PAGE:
HR 45 is a bad bill on many levels. The largest problem is that it is indicative of the lack of respect for state sovereignty. The pending legislation regarding a national emissions standards bill is another example. Requiring the automakers to manufacture vehicles that conform to a national standard is one thing. Forcing states to spend money to enforce it on existing vehicles is entirely another. Forcing poor people to scrap their perfectly good vehicle is abominable. Forcing small garages to yet again invest in thousands of dollars worth of new equipment is another travesty. Do you know any small garages that do inspections? Ask them how they feel about it.
We can get all worked up about the gun bill, or the car bill, or whatever else comes down the pike… or we can address the real, underlying issue. The federal government simply does not have the right to impose any of these regulations. It is amazing to me how backward the public regards this issue. The majority actually think that the states have to prove the case.
Arguments in favor of federal regulation rest on two legs:
US Constitution, Article 1 Section. 8. Clause 3:
“Congress shall have power to… To regulate Commerce with foreign Nations, and among the several States, and with the Indian Tribes;”
and clause 18:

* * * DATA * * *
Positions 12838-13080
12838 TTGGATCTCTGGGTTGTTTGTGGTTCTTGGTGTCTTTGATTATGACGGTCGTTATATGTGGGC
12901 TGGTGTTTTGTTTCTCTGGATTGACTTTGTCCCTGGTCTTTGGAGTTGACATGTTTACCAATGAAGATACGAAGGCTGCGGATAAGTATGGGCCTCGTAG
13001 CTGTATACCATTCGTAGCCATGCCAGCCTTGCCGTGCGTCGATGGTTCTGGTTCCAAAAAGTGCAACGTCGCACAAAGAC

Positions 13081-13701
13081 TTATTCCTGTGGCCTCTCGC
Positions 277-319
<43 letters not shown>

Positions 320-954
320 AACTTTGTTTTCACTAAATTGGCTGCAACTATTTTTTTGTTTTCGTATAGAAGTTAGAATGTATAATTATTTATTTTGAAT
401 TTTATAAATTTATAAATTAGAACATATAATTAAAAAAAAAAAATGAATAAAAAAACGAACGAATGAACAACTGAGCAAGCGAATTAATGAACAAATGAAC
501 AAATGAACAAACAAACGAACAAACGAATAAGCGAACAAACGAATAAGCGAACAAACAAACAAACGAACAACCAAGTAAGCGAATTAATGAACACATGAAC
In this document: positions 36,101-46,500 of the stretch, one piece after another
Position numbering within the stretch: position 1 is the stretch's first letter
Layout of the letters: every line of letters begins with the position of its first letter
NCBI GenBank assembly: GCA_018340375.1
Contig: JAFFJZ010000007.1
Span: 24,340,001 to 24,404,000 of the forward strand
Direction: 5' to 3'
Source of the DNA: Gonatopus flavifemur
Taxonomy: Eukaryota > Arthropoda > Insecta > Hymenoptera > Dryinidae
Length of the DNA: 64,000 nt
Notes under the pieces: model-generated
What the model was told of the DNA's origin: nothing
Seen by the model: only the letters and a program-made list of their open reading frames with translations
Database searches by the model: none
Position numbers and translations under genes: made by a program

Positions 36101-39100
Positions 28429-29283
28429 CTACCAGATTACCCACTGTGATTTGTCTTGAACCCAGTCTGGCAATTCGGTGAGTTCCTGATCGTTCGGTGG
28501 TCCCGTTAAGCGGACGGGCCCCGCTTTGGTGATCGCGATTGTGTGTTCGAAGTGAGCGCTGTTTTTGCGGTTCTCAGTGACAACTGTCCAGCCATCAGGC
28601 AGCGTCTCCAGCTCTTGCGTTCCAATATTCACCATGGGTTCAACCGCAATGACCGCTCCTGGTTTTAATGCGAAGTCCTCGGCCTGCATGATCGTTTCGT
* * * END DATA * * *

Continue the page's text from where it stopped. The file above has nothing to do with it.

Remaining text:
“The Congress shall have Power – To make all Laws which shall be necessary and proper for carrying into Execution the foregoing Powers, and all other Powers vested by this Constitution in the Government of the United States, or in any Department or Officer thereof.”
This does not however, support most federal regulation. Let’s use the emissions regulation as an example. The federal position will be that states must comply in order to keep interstate commerce regular, in the sense that we won’t have cars on one state that can’t be sold in another. That’s pretty weak isn’t it? It’s also wrong. Since some states do have emissions regulations, it can be argued that the federal government can regulate the auto industry to meet the emissions requirements of the most stringent, thereby facilitating interstate commerce. Realize also, that this regulation can only be applied to a car that will be sold. In the absence of a transaction, the federal government has no power to regulate. If I don’t plan on selling my car, there is no legal case that would support requiring me to adhere to a federal emissions standard. The only way it can be justified is if it is made part of the process for an interstate vehicle sale.
So, who has the case to prove? Not the states. The tenth amendment reads:
“The powers not delegated to the United States by the Constitution, nor prohibited by it to the States, are reserved to the States respectively, or to the people.”
New Hampshire (or any state) need only assert its right to be free of this federal regulation (prohibited to it by the states). The federal government must then make the legal case showing that emissions regulation is “necessary and proper” legislation to regulate interstate commerce… with the point being that it helps interstate commerce.
So… isn’t it time we started making federal lawmakers and administrations do their job? Isn’t it time that we started requiring our state lawmakers to do theirs? Instead of hand wringing and helplessly accepting every new regulation… just say no. The legal burden is clearly on the federal government to prove why they have the power. It is not incumbent upon the states to prove their rights… they’re written down pretty clearly.